> P.S., what's with the three leading underscores before the function
> name? And where's the return type?


That depends on what it should do. It is either X& or void, depending on
whether it should return the result or not (I believe it should not return
the result if the behavior is as in x = sin(x)).

Regards,

Franky B.
 
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Howard
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      09-08-2003
>
> It feels strange, I know, but now I have a class which provides these
> functions as member functions, and also as non-member functions. While
> the non-member function behaves as in y = sin(x), that is it computes the
> sine of x and returns the result (so it can be assigned to y), I thought
> the member function would behave as in x = x.sin(), that is computing the
> sine of the object and storing the result back in x. Otherwise, I would
> see no reason to have these member functions at all.
>
> > P.S., what's with the three leading underscores before the function
> > name? And where's the return type?

>
> That depends on what it should do. It is either X& or void, depending on
> whether it should return the result or not (I believe it should not return
> the result if the behavior is as in x = sin(x)).
>

I cannot imagine when you would ever write "x = sin(x)". The input
parameter is a value in degreees or radians, and the output is a value
between -1 and 1.

If you have some legitimate reason to modify x itself by computing its sine,
then feel free to do so. As to whether such a function should return a copy
of x or simply modify x, it all depends on how you intend to use it. If
you're going to want to write it as part of a longer equation (assignment
statement), such as "y = 3 * sin(x)", then you'll obviously want it to
return a useable value.

If you're *never* going to want to do that, then you can just as easily have
a void return type and modify the object in place. But in that case, you
might want to change the name from "sin" to "ConvertToSine" or something
similar, since using the name "sin" implies the usual mathematical function,
not a procedural call.

-Howard



 
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E. Robert Tisdale
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      09-08-2003
franky backeljauw wrote:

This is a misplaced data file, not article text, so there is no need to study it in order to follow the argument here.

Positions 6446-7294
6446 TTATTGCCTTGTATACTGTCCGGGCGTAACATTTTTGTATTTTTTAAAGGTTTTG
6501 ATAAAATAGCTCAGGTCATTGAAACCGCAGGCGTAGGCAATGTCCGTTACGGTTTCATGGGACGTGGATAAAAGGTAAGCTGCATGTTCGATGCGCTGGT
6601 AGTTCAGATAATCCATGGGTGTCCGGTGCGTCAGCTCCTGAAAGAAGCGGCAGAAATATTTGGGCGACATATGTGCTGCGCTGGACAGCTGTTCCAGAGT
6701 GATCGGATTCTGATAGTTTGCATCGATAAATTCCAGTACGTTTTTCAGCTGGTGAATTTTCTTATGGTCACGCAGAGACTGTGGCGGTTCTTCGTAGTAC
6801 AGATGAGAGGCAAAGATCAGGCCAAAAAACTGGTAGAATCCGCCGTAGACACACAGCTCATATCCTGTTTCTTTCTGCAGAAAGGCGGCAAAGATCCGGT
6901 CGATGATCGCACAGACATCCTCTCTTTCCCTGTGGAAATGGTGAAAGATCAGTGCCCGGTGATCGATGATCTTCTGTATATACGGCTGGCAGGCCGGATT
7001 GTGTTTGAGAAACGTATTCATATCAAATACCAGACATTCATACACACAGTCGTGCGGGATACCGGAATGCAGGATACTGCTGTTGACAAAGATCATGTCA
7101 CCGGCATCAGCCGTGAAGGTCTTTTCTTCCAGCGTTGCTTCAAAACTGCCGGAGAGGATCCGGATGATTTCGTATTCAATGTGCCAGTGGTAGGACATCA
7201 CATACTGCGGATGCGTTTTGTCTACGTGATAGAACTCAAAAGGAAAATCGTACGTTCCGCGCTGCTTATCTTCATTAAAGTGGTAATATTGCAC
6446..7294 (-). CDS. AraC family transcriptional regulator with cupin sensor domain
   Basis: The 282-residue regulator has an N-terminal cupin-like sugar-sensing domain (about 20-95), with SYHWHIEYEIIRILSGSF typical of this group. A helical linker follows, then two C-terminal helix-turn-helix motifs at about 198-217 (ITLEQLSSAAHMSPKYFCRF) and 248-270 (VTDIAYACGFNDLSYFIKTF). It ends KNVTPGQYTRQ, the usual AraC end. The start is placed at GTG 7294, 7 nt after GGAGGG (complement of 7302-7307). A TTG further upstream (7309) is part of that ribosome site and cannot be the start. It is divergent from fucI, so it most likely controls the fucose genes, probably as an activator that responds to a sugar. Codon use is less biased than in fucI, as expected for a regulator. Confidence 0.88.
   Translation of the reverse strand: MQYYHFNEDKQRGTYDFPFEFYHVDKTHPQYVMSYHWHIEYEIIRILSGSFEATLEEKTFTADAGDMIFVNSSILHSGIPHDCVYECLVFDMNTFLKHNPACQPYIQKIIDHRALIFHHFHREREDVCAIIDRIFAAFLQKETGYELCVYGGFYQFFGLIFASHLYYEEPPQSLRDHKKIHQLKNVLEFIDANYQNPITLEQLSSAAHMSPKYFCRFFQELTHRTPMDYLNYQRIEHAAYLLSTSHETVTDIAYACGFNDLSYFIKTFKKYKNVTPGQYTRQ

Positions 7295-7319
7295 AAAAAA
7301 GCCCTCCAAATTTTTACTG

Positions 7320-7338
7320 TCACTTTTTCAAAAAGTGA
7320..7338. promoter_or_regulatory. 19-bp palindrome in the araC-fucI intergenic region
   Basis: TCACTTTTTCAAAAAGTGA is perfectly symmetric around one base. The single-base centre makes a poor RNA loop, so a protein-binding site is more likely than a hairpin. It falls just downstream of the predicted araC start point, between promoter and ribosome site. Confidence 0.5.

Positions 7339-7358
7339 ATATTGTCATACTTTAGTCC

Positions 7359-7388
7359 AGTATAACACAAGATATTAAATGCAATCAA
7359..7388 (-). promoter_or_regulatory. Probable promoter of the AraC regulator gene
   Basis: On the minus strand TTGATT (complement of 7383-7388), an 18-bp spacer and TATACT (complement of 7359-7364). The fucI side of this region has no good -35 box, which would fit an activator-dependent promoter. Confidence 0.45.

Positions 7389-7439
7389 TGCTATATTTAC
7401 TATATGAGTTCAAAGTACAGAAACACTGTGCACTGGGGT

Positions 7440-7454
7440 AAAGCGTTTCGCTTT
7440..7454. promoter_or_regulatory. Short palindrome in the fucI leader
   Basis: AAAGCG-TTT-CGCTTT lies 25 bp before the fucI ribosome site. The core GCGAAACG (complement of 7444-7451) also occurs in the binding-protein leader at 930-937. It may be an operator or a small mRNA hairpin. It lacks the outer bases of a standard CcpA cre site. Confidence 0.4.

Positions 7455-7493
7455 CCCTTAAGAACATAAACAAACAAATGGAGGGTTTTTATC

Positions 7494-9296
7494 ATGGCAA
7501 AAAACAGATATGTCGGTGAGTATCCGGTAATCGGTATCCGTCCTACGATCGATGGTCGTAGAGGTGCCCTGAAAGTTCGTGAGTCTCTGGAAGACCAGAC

> I have the following code:
>
> <code>
> class X {
> X sin(void) const;
> };
>
> X sin(const X& x) { return sin(y, x); }
> </code>
>
> Then what should X::sin(void) const do and return? Should it do the same
> that is sin(y, x) and return y, or should it do sin(x, x)
> that is compute the sine of itself and store it in itself?
>
> I am stuck in choosing either of these
> so I would like to know your opinion on this
> and/or some examples of classes which have both these functionalities.


const X x;
assert(x.sin() == sin(x); // always true

 
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tom_usenet
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      09-09-2003
On Mon, 8 Sep 2003 20:50:11 +0200, (E-Mail Removed) wrote:

>On Mon, 8 Sep 2003, Howard wrote:
>
>> The sin function should *return* its result, not store it in an output
>> parameter. It should be defined something like this:
>>
>> float sin( float x ); or double sin( double x );
>>
>> I see no reason it should be a member of a class, either. The sin function
>> operates on a single value and returns a single value, so there's no reason
>> to have it a class member. But if, for some reason, you needed such a
>> function, then it should still return the result, not store it in a
>> parameter.

>
>It feels strange, I know, but now I have a class which provides these
>functions as member functions, and also as non-member functions. While
>the non-member function behaves as in y = sin(x), that is it computes the
>sine of x and returns the result (so it can be assigned to y), I thought
>the member function would behave as in x = x.sin(), that is computing the
>sine of the object and storing the result back in x. Otherwise, I would
>see no reason to have these member functions at all.


Right, drop the member functions (making the non-members friends if
necessary).

>
>> P.S., what's with the three leading underscores before the function
>> name? And where's the return type?

>
>That depends on what it should do. It is either X& or void, depending on
>whether it should return the result or not (I believe it should not return
>the result if the behavior is as in x = sin(x)).


I presume you mean "X or void", not "X& or void".

It would be counter-intuitive to have sin be a member function that
modifies the "this" pointer. The intuitive version is a non-member
that returns the sine of the argument.

Tom